Whatever the outcome, analysts say the Lindsey case is a red flag for small companies operating overseas.
“Any company that’s doing business in a foreign country, that’s touching a foreign government, should take note of the FCPA,” said Mary Carter Andrues, a former federal prosecutor and an attorney in the downtown L.A. office of Arent Fox LLP; she is not involved in the Lindsey case.
Founded in 1947 by L.E. Lindsey, the father of current President Keith Lindsey, the company has 110 employees, more than 90 percent of whom work in assembly. The company sells transmission towers that can be erected quickly to help restore electricity in emergencies along with related equipment and services. It has sold to utility companies in more than 30 countries.
Handzlik said the company’s recent legal troubles have nearly put it out of business. Since the October indictment of its executives, the company’s lenders are withholding credit, suppliers are withholding materials, and potential customers are backing off.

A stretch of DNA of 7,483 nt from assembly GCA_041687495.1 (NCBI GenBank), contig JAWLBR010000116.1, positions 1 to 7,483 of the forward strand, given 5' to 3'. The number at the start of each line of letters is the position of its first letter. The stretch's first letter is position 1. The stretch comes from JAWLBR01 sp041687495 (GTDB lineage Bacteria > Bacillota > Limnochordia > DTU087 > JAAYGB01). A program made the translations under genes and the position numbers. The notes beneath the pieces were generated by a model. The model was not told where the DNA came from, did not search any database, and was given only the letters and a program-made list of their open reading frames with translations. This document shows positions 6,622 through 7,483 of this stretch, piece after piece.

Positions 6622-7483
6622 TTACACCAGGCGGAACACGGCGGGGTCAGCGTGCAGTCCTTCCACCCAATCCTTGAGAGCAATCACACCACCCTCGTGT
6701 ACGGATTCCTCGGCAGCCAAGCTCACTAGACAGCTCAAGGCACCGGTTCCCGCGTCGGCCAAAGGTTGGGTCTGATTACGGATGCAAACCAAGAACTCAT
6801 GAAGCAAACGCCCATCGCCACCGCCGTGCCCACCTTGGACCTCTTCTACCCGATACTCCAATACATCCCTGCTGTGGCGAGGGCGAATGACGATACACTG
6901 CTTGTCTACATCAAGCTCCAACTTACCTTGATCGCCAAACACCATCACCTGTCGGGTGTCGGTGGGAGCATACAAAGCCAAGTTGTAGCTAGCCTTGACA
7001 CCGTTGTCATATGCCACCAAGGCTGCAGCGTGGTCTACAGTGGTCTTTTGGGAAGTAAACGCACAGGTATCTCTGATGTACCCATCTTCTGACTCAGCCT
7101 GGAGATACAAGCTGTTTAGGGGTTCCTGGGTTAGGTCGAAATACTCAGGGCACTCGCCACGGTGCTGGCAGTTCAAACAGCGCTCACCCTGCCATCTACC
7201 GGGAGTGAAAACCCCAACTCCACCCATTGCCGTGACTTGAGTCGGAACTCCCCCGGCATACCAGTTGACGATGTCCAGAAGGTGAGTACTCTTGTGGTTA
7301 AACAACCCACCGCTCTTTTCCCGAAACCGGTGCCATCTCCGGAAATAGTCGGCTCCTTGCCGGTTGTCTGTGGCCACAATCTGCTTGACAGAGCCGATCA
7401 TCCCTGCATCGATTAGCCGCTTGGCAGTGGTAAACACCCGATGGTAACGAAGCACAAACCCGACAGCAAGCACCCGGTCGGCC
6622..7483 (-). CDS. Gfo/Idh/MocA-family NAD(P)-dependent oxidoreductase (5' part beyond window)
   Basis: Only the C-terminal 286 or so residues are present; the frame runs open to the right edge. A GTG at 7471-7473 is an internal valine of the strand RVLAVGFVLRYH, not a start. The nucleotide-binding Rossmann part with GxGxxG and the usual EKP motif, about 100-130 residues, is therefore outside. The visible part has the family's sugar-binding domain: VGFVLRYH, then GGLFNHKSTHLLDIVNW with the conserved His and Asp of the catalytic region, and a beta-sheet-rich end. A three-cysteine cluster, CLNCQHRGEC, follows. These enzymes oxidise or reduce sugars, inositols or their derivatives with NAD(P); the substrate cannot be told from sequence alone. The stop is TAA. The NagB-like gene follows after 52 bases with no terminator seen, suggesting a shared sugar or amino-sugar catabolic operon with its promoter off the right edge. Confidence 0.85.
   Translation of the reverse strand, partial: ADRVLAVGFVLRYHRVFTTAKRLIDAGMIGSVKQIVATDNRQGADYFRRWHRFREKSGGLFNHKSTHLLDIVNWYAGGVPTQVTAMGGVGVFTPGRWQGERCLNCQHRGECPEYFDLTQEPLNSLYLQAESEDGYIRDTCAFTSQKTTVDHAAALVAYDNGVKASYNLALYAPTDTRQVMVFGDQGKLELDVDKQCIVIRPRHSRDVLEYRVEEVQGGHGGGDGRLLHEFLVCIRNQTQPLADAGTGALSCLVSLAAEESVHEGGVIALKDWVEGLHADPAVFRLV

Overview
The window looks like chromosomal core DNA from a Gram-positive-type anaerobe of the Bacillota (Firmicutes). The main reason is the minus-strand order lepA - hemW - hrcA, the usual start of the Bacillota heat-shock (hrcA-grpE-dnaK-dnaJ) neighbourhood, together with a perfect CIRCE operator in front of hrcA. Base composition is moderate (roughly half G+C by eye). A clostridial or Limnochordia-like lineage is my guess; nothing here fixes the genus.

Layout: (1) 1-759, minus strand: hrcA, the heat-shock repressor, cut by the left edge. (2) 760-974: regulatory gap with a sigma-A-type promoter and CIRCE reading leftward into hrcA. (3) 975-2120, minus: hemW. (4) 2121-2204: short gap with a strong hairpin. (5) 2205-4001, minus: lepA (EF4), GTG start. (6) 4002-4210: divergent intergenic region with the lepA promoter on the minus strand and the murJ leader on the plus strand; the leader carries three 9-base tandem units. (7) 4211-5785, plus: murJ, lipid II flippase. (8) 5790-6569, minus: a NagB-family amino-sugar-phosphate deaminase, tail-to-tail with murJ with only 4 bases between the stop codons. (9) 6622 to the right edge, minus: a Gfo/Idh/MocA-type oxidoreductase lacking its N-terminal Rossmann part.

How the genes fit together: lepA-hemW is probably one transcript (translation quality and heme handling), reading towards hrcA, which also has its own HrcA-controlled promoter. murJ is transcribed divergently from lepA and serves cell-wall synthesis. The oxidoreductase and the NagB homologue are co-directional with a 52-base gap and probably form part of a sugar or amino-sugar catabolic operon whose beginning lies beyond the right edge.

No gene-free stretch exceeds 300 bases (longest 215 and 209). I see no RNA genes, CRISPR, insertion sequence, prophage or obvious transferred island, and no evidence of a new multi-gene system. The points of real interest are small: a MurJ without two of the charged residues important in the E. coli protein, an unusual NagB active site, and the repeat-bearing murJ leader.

“If this drags on for much longer there won’t be a Lindsey Manufacturing,” he said.
The type of prosecution Lindsey is entangled in has been a priority for the U.S. Department of Justice and the Securities and Exchange Commission in recent years. The two agencies combined for 74 enforcement actions last year, up from 40 in 2009 and just five in 2003, according to a report by law firm Gibson Dunn & Crutcher LLP. In the 12 months ended November 2010, the Department of Justice levied more than $1 billion in foreign corruption fines, an all-time high.
“As our track record over the last year makes clear, we are in a new era of FCPA enforcement; and we are here to stay,” Assistant Attorney General Lanny Breuer said at a conference in November.
Each Lindsey executive faces six counts of FCPA-related violations. Each count carries a maximum prison term of five years and a six-figure fine.